"You Never Can Tell"?
Pshaw--of course you can. "You Never Can Tell" is early Shaw (1897), and it has been mounted at South Coast Repertory. With that kind of pedigree, it almost goes without saying that it will be impeccably staged, in the tradition of the award-winning "Misalliance" (1987).
The play itself is not exactly unpredictable, either. It's hardly violating a trust to say that the two young people who are attracted to each other will score debating points at the other's expense but will wind up in each other's arms. Nor is it surprising that the women in this play are tougher than their mates, nor that the Life Force can overcome the most reasoned arguments and the stuffiest demeanors.
Finally, it's no news flash that all of this adds up to a lot of devilish fun.
Excerpts from an essay by Margery M. Morgan, reprinted in the South Coast newsletter, point out that "You Never Can Tell" was quasi-autobiographical. Yet it is so unlike the early quasi-autobiographical scribblings of most fledgling playwrights. Shaw appraised all of his characters judiciously, without a trace of rancor. Despite the snappy comebacks and bursts of temper that dot the dialogue, it remains a gentle play.
Furthermore, it lacks the philosophical tirades that crop up in Shaw's later work. There isn't an ounce of preachiness here. As a result, the play can seem as lightweight as the magnificently fluffy clouds that Cliff Faulkner designed for this production--and it \o7 is\f7 lighter than, say, "Misalliance."
But it's hardly a vacuum. Moments of genuine human feeling peer up through its surface.
At the heart of the story is the 18-year-old breakup of a family. The father, Fergus Crampton (John-David Keller) is, as his name implies, a grouch, and apparently he used to be something worse. Whatever he did back then, his wife (Sally Kemp) took the three children, a new name (Mrs. Clandon) and her self-respect and fled to Madeira, where she has become famous for writing thoroughly modern tomes on the coming century.
Her oldest child, the very grown-up Gloria (Sally Spencer) hopes to become the role model for 20th-Century women that her mother has prescribed. But the two younger kids (Jennifer Flackett and Daniel Bright), technically almost grown, remain carefree imps who make fun of their mother's fondest aspirations.
When the family returns to England, a chance visit to the young dentist Valentine (Tom Harrison) results in a reunion with choleric old Dad, who happens to be Valentine's landlord. It also results in a rush of romance between Valentine and Gloria.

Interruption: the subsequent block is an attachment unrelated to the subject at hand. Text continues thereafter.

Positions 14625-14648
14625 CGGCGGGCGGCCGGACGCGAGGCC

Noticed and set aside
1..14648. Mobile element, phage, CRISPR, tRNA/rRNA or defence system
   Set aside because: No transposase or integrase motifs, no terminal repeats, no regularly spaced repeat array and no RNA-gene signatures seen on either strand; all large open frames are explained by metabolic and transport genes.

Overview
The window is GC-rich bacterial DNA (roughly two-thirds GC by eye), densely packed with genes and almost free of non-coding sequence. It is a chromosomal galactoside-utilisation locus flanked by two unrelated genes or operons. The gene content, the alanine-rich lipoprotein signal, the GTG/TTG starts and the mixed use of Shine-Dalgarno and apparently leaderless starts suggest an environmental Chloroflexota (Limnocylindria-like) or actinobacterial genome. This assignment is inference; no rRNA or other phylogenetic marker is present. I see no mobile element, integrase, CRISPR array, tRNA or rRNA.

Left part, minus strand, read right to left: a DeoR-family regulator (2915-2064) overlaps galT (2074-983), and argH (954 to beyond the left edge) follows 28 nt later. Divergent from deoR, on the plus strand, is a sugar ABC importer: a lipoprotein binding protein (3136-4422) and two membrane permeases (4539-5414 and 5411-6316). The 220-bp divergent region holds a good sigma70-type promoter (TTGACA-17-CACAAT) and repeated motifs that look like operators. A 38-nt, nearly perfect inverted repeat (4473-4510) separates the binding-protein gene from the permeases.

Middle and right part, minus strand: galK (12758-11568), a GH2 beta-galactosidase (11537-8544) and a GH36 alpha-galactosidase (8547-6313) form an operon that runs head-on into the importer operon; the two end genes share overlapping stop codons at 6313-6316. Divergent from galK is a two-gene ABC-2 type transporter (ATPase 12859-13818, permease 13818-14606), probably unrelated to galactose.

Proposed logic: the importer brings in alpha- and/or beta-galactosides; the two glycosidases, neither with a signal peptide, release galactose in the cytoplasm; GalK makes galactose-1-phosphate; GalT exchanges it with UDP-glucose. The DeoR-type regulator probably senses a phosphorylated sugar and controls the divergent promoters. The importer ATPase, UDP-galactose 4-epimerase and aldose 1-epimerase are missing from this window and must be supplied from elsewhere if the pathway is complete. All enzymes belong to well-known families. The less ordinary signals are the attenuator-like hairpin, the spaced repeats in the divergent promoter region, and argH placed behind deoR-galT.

Old man Crampton is initially horrified by his brood, but paternal feelings brew in the strangest places, and soon he's threatening to sue for custody of the younger children. This doesn't seem particularly likely, but Shaw wrote around it and other improbabilities with his usual skill.
The dispute is mediated by a couple of solicitors (Don Took and John-Frederick Jones) and the grandly beneficent waiter (I. M. Hobson) at the seaside resort where it all takes place. Meanwhile, everyone takes a turn at advancing or trying to stop the apparent misalliance between Valentine, the penniless dentist, and Gloria, the dignified feminist.
The performances glitter. Inducing the most giggles is that comic peanut gallery of Flackett and Bright; costumer Shigeru Yaji really outdid himself with Bright's big green cravat over a white dandy outfit.
Some of the other nominally subsidiary performances are among the showiest. After merely four roles at South Coast, Hobson's eyebrows should be enshrined in the lobby. And Jones' one scene is a comic \o7 blitzkrieg.\f7
But it's the twinkle in the eye of Harrison, the solemn gravity of Kemp and Spencer and the first-act crabbiness of Keller that really holds the production together. Plus, of course, the authoritative directing by David Emmes.
The staging of a first-act luncheon is especially well-done. Keller carves away at his food while everyone else offers a toast. Took tries earnestly to transcend his revulsion at the younger generation seated next to him. Hobson, whom no one would ever confuse with a ballet dancer, moves around the table with exquisite grace, a platonic ideal of the perfect waiter.
Besides those aforementioned clouds, Faulkner's set includes a lovely seaside solarium that doubles as a dentist's office and then converts into a hotel terrace and a fashionable sitting room. Peter Maradudin's lighting design keeps the stage soaked in summery hues.
"The whole world is like a feather dancing in the light," says Valentine. This production makes you believe it.
YOU NEVER CAN TELL
George Bernard Shaw's play at South Coast Repertory, 655 Town Center Drive, Costa Mesa. Directed by David Emmes. Sets by Cliff Faulkner, costumes by Shigeru Yaji. Lighting by Peter Maradudin. Music by Joel Kabakov. Choreography by Linda Kostalik-Boussom. With Jennifer Flackett, Tom Harrison, Judy Young, Daniel Bright, Sally Kemp, Sally Spencer, John-David Keller, I. M. Hobson, Don Took, Jim Donovan, John-Frederick Jones. Performances Tuesdays through Fridays at 8 p.m., Saturdays at 2:30 p.m. and 8 p.m., Sundays at 2:30 p.m. and 7:30 p.m., through April 6. Tickets: $19-$26; (714) 957-4033.